Israelis, Saudis and the Iranian Agreement

By George Friedman

A deal between Iran and the P-5+1 (the five permanent members of the U.N. Security Council plus Germany) was reached Saturday night. The Iranians agreed to certain limitations on their nuclear program while the P-5+1 agreed to remove certain economic sanctions. The next negotiation, scheduled for six months from now depending on both sides' adherence to the current agreement, will seek a more permanent resolution. The key players in this were the United States and Iran. The mere fact that the U.S. secretary of state would meet openly with the Iranian foreign minister would have been difficult to imagine a few months ago, and unthinkable at the beginning of the Islamic republic.

The U.S. goal is to eliminate Iran's nuclear weapons before they are built, without the United States having to take military action to eliminate them. While it is commonly assumed that the United States could eliminate the Iranian nuclear program at will with airstrikes, as with most …

Ukraine's Balance Between the EU and Russia

Pro-European lawmakers hold the EU and Ukrainian flags in the Ukrainian parliament on Nov. 22. (SERGEI SUPINSKY/AFP/Getty Images)


Ukraine's decision to halt the process for signing landmark political and economic agreements with the European Union has caught the Europeans and much of the media by surprise, but the move fits within Stratfor's ongoing analysis of the issue. At root is Ukraine's geopolitical imperative to balance between the European Union and Russia, without getting too close to one or the other. The same fundamental forces that drove Ukraine's decision on the EU agreements will temper any future compromise or settlement with Russia.


A week before Ukraine's Nov. 21 decision to freeze negotiations with Brussels, we noted, "Kiev has so far attempted to balance both sides [the European Union and Russia] without committing too firmly to either. The time for Ukraine to make a concrete decision is approaching, however, and recent devel…

Geopolitical Calendar: Week of Nov. 25, 2013


Editor's Note: The following is an internal Stratfor document listing significant meetings and events planned for the next week. Stratfor analysts use this to stay informed of the activities and travel of world leaders and to guide their areas of focus for the week.

Nov. 25: Russian President Vladimir Putin is expected to visit Pope Francis in Rome.
Nov. 26: Germany's Christian Democratic Union, Christian Social Union and Social Democratic Party hope to conclude coalition negotiations.
Nov. 26: Russian President Vladimir Putin is expected to meet Italian Prime Minister Enrico Letta in Trieste.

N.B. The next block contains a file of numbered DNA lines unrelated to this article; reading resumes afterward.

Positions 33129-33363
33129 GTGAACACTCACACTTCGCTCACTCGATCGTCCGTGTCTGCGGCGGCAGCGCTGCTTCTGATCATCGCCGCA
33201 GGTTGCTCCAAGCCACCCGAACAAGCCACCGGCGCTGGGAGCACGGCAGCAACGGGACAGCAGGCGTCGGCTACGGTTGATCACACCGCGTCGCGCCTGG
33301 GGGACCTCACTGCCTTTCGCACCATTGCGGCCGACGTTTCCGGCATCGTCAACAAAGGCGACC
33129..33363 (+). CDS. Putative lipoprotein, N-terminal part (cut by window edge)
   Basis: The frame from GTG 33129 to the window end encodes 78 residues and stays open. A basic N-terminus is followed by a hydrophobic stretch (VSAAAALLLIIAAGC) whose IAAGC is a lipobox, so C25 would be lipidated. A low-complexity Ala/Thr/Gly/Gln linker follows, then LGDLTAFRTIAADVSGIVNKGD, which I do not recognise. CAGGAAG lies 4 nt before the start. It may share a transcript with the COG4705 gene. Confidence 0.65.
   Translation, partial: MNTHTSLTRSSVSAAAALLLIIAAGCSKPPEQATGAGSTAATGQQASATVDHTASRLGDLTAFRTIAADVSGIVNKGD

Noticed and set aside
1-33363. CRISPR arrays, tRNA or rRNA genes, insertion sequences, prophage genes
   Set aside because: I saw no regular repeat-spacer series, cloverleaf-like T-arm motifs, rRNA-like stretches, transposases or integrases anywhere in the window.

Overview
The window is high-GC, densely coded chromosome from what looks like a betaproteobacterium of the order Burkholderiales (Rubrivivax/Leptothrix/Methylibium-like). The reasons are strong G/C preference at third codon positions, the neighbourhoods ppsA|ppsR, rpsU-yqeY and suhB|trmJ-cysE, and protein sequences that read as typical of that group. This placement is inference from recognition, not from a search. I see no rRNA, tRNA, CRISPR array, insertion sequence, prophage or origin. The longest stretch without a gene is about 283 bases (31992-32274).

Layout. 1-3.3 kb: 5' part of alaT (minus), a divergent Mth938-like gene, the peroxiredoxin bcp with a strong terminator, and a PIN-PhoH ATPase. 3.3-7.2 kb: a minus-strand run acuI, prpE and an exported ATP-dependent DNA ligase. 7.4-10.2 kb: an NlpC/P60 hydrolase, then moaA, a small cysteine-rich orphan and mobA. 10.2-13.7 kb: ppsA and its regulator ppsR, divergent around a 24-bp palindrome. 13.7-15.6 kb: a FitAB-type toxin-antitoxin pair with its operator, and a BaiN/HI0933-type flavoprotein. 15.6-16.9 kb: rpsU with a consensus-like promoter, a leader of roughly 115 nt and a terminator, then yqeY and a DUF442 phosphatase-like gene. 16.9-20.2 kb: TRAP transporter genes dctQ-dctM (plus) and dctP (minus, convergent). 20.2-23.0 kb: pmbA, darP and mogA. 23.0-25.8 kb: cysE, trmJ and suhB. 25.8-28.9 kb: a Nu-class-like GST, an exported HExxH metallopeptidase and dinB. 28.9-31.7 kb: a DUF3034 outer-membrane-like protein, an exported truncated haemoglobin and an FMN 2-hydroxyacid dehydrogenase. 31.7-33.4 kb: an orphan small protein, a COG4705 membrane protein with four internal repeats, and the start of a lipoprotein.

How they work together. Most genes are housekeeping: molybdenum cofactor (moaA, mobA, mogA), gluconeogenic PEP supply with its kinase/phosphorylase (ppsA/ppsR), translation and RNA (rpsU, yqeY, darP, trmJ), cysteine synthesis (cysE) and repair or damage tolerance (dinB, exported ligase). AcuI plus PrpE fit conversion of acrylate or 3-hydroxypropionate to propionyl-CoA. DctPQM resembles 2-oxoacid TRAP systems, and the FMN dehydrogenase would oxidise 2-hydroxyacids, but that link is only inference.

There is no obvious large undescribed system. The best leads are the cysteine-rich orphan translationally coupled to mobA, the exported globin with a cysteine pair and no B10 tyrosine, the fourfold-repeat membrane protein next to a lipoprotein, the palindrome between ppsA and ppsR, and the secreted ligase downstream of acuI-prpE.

Nov. 26-27: Chinese Premier Li Keqiang will visit Romania to attend the summit between China and Central and Eastern European countries.
Nov. 27: The Italian Senate is expected to vote on the expulsion of former Prime Minister Silvio Berlusconi from the parliament.
Nov. 28-29: The Eastern Partnership Summit will take place in Vilnius. It brings together leaders from the European…

Next Steps for the U.S.-Iran Deal

Iranian Foreign Minister Mohammad Javad Zarif in Tehran after talks in Geneva on Nov. 24. ARASH KHAMOOSHI/AFP/Getty Images

What was unthinkable for many people over many years happened in the early hours of Nov. 24 in Geneva: The United States and the Islamic Republic of Iran struck a deal. After a decadelong struggle, the two reached an accord that seeks to ensure that Iran's nuclear program remains a civilian one. It is a preliminary deal, and both sides face months of work to batten down domestic opposition, build convincing mechanisms to assure compliance and unthread complicated global sanctions.

That is the easy part. More difficult will be the process to reshape bilateral relations while virtually every regional player in the Middle East seeks ways to cope with an Iran that is no longer geopolitically encumbered.

The foreign ministers of Iran and the six Western powers that constitute the so-called P-5+1 Group clinched a six-month deal that begins the curtail…

UK 'right to develop offensive cyber capabilities', but risks remain

The UK must place itself at the forefront of cyber warfare capabilities while remaining fully cognisant of the consequences of weaponising cyberspace, according to Andrew Beckett, head of cyber services at Cassidian UK.
Briefing journalists on 20 November at a location close to Bletchley Park in Milton Keynes (the UK's famous Second World War deciphering station), Beckett argued that "in this day and age, having a strong defensive and a strong offensive capability in cyber is absolutely essential".
He cautioned, however, that cyber-weapons need to be very specifically targeted. "You tend to target a cyber-weapon based on the hardware, the software, the infrastructure of your target organisation," he explained, but "no matter how much you target, you cannot guarantee that only your intended target is going to be affected".
"A traditional kinetic weapon has a defined blast radius; you know what it's going to do and, once it's been used, tha…